The Fundamentals of Operations Research LP (Linear Programming) Introduction:
A linear programming problem is a problem of minimizing or maximizing a linear function in the presence of linear constraints of the inequality and/or the equality type.
Standard and Canonical Formats:
Standard Form  A linear program in which all restrictions are equalities and all variables are nonnegative. The simplex method is designed to be applied only after the problem is put in the standard form.
Canonical Form The canonical form is also useful especially in exploiting duality relationships. A minimization problem is in canonical form if all variables are nonnegative and all the constraints are of the ≥ type. A maximization problem is in canonical format if all the variables are nonnegative and all the constraints are of the ≤ type.
Formulation of Linear Programming Model:
1. Identify the decision variables. 2. Identify the problem constraints and express the constraints as a series of linear equations / inequalities. 3. Identify the objective functions as a linear equation, and state whether the objective is maximization or minimization.
Here are some situations in which a knowledge of OR might help, and they have been explained in greater detail in the tutorial :  Consider a small manufacturer making n products A1; A2; …. ; An. Each of the n products require some part of m resources R1; R2; …. ; Rm. Each unit of product Aj, j = 1; …. ; n requires aij units of Ri; i = 1;….;m. The manufacturer has bi units of resource Ri; i= 1; 2; …; m available. He makes a profit pj ; j = 1; 2;…. ; n per unit of product Aj ; j = 1;2; …..; n. The manufacturer needs to decide on number of units of each product Aj, j = 1;2; ….; n. He needs to manufacture in order to maximize his profit. How should he go about this ?
 Consider a company making a single product.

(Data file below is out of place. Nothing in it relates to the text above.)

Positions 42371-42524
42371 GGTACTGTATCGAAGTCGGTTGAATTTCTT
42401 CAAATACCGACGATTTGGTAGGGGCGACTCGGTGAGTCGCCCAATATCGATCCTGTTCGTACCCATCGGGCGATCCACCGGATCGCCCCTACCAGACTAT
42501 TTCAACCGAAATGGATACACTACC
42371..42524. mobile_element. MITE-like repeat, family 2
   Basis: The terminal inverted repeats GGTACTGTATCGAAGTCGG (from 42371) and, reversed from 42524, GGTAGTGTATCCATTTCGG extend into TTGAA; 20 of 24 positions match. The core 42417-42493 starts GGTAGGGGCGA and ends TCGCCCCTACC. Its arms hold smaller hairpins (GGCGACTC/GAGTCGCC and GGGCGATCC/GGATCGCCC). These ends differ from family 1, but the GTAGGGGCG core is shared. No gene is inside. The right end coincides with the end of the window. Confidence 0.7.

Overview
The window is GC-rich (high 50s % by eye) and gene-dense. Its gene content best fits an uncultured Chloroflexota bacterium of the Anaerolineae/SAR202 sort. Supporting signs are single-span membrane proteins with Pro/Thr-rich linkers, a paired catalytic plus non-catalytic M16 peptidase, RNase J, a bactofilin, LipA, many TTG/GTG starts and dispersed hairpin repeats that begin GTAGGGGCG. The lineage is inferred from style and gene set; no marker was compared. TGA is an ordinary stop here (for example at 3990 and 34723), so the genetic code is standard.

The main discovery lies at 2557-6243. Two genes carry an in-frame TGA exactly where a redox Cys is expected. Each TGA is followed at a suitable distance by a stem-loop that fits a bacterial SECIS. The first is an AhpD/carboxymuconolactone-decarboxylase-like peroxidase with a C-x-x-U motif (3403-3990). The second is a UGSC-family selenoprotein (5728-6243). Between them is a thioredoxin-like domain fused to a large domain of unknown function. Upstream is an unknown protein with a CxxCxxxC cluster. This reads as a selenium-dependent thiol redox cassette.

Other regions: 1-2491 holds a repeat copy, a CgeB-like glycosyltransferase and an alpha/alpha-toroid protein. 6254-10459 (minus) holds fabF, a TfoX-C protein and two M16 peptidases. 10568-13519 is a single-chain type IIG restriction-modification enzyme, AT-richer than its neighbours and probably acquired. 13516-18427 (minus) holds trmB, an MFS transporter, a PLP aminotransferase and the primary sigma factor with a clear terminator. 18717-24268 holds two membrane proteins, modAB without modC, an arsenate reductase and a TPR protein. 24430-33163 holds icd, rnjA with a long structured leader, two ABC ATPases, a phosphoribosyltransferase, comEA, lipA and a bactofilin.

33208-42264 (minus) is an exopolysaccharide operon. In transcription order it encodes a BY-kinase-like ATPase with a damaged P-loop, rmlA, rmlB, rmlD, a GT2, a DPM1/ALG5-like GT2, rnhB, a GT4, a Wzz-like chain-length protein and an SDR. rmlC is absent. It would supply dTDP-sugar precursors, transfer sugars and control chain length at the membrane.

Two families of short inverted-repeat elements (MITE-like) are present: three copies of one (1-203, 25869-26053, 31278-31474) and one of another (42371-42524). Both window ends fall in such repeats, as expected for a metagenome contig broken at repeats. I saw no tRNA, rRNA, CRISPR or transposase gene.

The estimated demand for the product for the next four months are 1000, 800, 1200 and 900 respectively. Company has a regular time capacity of 800 per month and overtime capacity of 200 per month. Cost of regular time production is Rs. 20 per unit. Cost of overtime production is Rs. 25 per unit. Inventory holding cost is Rs. 3 per unit per month. The demand has to be met every month. What should their strategy be ?
LP Geometry in twodimensions:
Geometric procedure for solving a linear programming problem is only suitable for very small problems. It provides a great deal of insight into the linear programming problem. We will also introduce the idea of all the possible cases that may arise for a minimization problem : Unique finite optimal solution, Alternative finite optimal solution, Unbounded optimal solution, Empty feasible regions.
Basic Feasible Solutions: In this section, the notion of basic feasible solutions will be introduced and its correspondence to extreme points of a polyhedra will be shown.
Representation theorem:
Let S = {x : Ax ≤ b, x ≥ 0} be a nonempty polyhedral set. Any point in S can be represented as a convex combination of its extreme points plus a nonnegative combination of its extreme directions. Let x1, x2, … xk denote the extreme points and d1, d2, ……., dl denote the extreme directions of the set S. Then for any x Є S there exists λ1, λ2, …. , λk and µ 1, µ 2, …, µ l such that x = (λ1x1 + λ2x2 + … + λkxk) + (µ 1d1 + µ 2d2 + … + µ ldl) where ∑ λj = 1, λj ≥ 0, j = 1,2,…. k; µ j ≥ 0, j = 1,2,…,l.
The Simplex Method
Simplex method is used to solve the linear programming problem. The simplex method is a procedure that moves from an extreme point (basic feasible solution) to another extreme point with a better (improved) objective function value. This has been covered in detail in the tutorial document which will cover the Simplex Algorithm, the algebra behind the Simplex Algorithm and the Simplex Method in Tableau Format.
Complete Tutorial Document with Solved Problems, Plots and Examples